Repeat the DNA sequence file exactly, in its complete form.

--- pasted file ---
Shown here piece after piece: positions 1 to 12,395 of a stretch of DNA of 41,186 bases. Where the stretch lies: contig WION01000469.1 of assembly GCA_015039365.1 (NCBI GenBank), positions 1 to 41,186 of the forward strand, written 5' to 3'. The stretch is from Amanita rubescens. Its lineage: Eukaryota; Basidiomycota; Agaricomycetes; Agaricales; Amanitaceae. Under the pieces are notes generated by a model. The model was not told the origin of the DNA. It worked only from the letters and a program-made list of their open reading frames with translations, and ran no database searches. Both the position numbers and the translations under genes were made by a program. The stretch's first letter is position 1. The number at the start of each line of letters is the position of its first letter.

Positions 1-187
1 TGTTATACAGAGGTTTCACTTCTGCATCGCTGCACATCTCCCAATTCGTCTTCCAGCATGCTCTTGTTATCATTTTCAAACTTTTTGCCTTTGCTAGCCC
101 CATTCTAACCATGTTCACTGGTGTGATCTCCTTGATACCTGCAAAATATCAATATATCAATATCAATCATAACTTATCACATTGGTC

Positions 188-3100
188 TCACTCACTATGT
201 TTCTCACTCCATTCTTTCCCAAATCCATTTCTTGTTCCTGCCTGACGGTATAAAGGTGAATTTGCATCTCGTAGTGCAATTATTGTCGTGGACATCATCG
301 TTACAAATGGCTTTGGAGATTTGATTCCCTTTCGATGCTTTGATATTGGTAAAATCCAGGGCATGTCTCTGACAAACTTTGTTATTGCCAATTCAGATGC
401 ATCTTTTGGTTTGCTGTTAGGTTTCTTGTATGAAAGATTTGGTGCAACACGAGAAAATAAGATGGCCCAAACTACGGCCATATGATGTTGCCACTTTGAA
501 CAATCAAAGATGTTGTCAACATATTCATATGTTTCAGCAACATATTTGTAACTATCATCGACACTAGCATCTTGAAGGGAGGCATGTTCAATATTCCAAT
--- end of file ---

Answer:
Shown here piece after piece: positions 1 to 12,395 of a stretch of DNA of 41,186 bases. Where the stretch lies: contig WION01000469.1 of assembly GCA_015039365.1 (NCBI GenBank), positions 1 to 41,186 of the forward strand, written 5' to 3'. The stretch is from Amanita rubescens. Its lineage: Eukaryota; Basidiomycota; Agaricomycetes; Agaricales; Amanitaceae. Under the pieces are notes generated by a model. The model was not told the origin of the DNA. It worked only from the letters and a program-made list of their open reading frames with translations, and ran no database searches. Both the position numbers and the translations under genes were made by a program. The stretch's first letter is position 1. The number at the start of each line of letters is the position of its first letter.

Positions 1-187
1 TGTTATACAGAGGTTTCACTTCTGCATCGCTGCACATCTCCCAATTCGTCTTCCAGCATGCTCTTGTTATCATTTTCAAACTTTTTGCCTTTGCTAGCCC
101 CATTCTAACCATGTTCACTGGTGTGATCTCCTTGATACCTGCAAAATATCAATATATCAATATCAATCATAACTTATCACATTGGTC

Positions 188-3100
188 TCACTCACTATGT
201 TTCTCACTCCATTCTTTCCCAAATCCATTTCTTGTTCCTGCCTGACGGTATAAAGGTGAATTTGCATCTCGTAGTGCAATTATTGTCGTGGACATCATCG
301 TTACAAATGGCTTTGGAGATTTGATTCCCTTTCGATGCTTTGATATTGGTAAAATCCAGGGCATGTCTCTGACAAACTTTGTTATTGCCAATTCAGATGC
401 ATCTTTTGGTTTGCTGTTAGGTTTCTTGTATGAAAGATTTGGTGCAACACGAGAAAATAAGATGGCCCAAACTACGGCCATATGATGTTGCCACTTTGAA
501 CAATCAAAGATGTTGTCAACATATTCATATGTTTCAGCAACATATTTGTAACTATCATCGACACTAGCATCTTGAAGGGAGGCATGTTCAATATTCCAAT